We are still working out logistics to get Christine Speidel full access to the blog site. In the meantime I introduce her most recent post which focuses on the distinction between giving a taxpayer credit and giving the taxpayer a refund. Keith
On April 4, 2018, the Eleventh Circuit ruled in Schuster v. Commissioner that a credit applied to a taxpayer’s account is not the same thing as a refund. This was bad news for the taxpayer.
Sometimes the IRS messes up when it applies payments, and mistakenly gives the taxpayer an account credit or a refund that the taxpayer did not deserve. If the error is discovered many years later, it can get complicated to figure out where the parties stand and which remedies are available to each.
Mr. Schuster’s case stems from an IRS error in 2005, when it applied an $80,000 check meant for his mother’s taxes to Mr. Schuster’s 2004 income tax account. If Mr. Schuster had requested a refund when he filed his 2004 tax return, the case would be very different and the outcome might have changed. Instead, Mr. Schuster’s tax returns for 2004 through 2007 asked that his refunds be applied to the following year’s estimated tax. (Line 77 on the current Form 1040)
In 2011, the IRS discovered its mistake and reversed the erroneous credit. Mr. Schuster had made payments (apart from the $80,000) that satisfied his tax liabilities for 2004 and 2005, but not for 2006. So, after the credit was reversed the IRS sent Mr. Schuster a bill for his 2006 balance due. The case came before the Tax Court on a CDP appeal of a notice of intent to levy.
The government has many mechanisms it can use to collect from taxpayers who owe money to the Treasury. One of these mechanisms is an erroneous refund suit under section 7405. An erroneous refund suit must be brought within 2 years of the refund, except in cases of fraud. IRC 6532(b). Mr. Schuster argued that the $80,000 credit applied in 2005 was an erroneous refund that started the 2-year clock running. He argued that the IRS effectively created an end-run around 7405 by using its administrative collection powers, and it should not be permitted to do that. For its part, the IRS argued that the error at issue was a “credit transfer” which did not implicate section 7405 at all. In the IRS’s view, the appropriate statute of limitations is found in section 6502, providing for a 10-year collection period following assessment of tax. Both the Tax Court and the Eleventh Circuit sided with the IRS.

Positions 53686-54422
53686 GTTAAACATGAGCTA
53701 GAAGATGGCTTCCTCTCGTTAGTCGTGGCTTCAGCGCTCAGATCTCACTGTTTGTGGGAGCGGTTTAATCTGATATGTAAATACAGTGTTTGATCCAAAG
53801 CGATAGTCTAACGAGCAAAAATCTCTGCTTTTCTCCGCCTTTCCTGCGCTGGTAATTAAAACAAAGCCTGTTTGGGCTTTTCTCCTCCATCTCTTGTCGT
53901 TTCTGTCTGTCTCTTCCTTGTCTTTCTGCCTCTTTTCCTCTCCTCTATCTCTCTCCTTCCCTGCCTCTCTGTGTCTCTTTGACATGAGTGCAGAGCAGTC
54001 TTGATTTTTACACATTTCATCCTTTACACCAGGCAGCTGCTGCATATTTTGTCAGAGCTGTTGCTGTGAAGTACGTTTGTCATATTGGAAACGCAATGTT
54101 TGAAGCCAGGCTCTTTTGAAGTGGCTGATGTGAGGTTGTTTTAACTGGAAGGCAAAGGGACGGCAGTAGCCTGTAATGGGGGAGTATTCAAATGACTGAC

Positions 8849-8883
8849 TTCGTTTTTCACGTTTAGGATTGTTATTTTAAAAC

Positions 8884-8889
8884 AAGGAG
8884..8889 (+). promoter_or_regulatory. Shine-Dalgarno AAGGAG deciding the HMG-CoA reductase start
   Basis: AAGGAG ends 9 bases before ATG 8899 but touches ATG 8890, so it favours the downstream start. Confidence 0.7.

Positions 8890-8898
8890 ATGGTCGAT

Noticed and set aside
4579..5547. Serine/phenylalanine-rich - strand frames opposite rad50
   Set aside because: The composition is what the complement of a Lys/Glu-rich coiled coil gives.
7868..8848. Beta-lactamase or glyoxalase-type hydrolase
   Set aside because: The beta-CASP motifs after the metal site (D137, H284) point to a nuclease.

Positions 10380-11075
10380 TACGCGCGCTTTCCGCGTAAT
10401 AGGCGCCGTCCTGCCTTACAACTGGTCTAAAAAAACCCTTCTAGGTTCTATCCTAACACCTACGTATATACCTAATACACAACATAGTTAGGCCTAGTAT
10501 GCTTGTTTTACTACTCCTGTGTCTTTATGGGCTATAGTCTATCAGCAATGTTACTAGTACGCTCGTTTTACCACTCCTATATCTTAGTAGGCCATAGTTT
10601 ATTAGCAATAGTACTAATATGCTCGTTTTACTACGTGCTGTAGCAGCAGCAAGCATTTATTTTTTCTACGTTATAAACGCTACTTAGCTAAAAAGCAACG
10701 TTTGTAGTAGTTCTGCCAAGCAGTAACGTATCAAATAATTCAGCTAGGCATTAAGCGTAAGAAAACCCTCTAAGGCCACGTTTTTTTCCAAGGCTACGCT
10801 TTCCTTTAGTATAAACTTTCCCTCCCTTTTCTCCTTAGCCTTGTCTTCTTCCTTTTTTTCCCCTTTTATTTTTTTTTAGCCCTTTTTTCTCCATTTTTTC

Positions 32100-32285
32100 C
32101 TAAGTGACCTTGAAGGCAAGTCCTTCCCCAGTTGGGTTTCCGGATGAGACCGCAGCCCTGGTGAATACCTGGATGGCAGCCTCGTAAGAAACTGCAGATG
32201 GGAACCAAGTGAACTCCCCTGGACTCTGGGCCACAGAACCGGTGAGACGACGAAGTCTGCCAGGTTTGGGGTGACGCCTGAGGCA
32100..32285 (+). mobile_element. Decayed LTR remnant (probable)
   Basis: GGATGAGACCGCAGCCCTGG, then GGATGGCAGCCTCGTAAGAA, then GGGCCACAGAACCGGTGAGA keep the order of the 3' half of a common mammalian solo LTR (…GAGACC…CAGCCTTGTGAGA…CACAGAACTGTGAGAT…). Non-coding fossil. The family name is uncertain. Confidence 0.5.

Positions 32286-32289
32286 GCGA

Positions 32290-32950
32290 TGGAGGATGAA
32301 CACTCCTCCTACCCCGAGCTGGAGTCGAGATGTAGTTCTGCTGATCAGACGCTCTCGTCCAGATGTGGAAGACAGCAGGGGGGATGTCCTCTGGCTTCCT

From a taxpayer’s perspective one can understand how unfair this feels. The $80,000 would have been refunded to the taxpayer had he not elected to have it credited to his 2005 (and then 2006) liability. I imagine Mr. Schuster thought he was doing a good deed as a taxpayer by making that election. If he had received a refund check and then sent an estimated tax payment to the IRS, section 7405 would apply. Economically the taxpayer would be in the same position. But the tax code does not run on fairness or logic. Also, there are complications beyond the distinction between a refund and a credit.
In the 1990s there were seven circuit court cases that addressed whether the government could treat erroneous refunds as unpaid tax, and thereby use its administrative collection powers to recover the funds. The government lost those cases. The courts of appeals held that once a taxpayer has paid their assessed taxes, a subsequent erroneous refund does not re-open the liability, and therefore the erroneous refund cannot be treated as an unpaid tax liability to be collected administratively under the original assessment. See O’Bryant v. United States, 49 F.3d 340, 346 (7th Cir. 1995); Mildred Cotler Trust v. United States, 184 F.3d 168, 171 (2d Cir. 1999); Stanley v. United States, 140 F.3d 1023, 1027-28 (Fed. Cir. 1998); Singleton v. United States, 128 F.3d 833, 837 (4th Cir. 1997); Bilzerian v. United States, 86 F.3d 1067, 1069 (11th Cir. 1996); Clark v. United States, 63 F.3d 83, 87 (1st Cir. 1995); United States v. Wilkes, 946 F.2d 1143, 1152 (5th Cir. 1991). For example, in the O’Bryant case, the taxpayers fully paid their liability but the IRS accidentally credited the payment twice, and issued a refund check. The Court held that the IRS could not use its administrative lien and levy procedures to recoup the erroneous refund.
Unfortunately for Mr. Schuster, he had not actually paid all of his assessed taxes for 2006. The Tax Court opinion (by Judge Chiechi) cites the Clark and Wilkes cases for the proposition that a tax assessment can only be extinguished by a payment tendered by the taxpayer, and not by an IRS clerical error. (Refunds resulting from clerical errors are often referred to as nonrebate refunds.) Therefore, the court holds that the 2006 assessment was not extinguished by the $80,000 credit, and the IRS could use its administrative collection powers to pursue the balance. The Court further found that the erroneous credit was not a refund for purposes of section 7405, so the two-year time limit did not apply.
The Eleventh Circuit affirmed the Tax Court, under different (though not inconsistent) reasoning. The per curiam opinion is short and to the point. The court notes that the Code distinguishes between a refund and a credit in several places, and section 7405 specifically only refers to refunds. Therefore, following basic statutory interpretation principles, the Eleventh Circuit holds that section 7405 does not apply to erroneous account credits.
Is the lesson for taxpayers to eschew line 77 and always request their refund? This does not guarantee a windfall for the taxpayer as the government may act within the 2 years or it may be able to use other mechanisms to collect the funds, but it makes the government’s task more difficult especially if the taxpayer takes care to remit legitimate payments covering their assessment.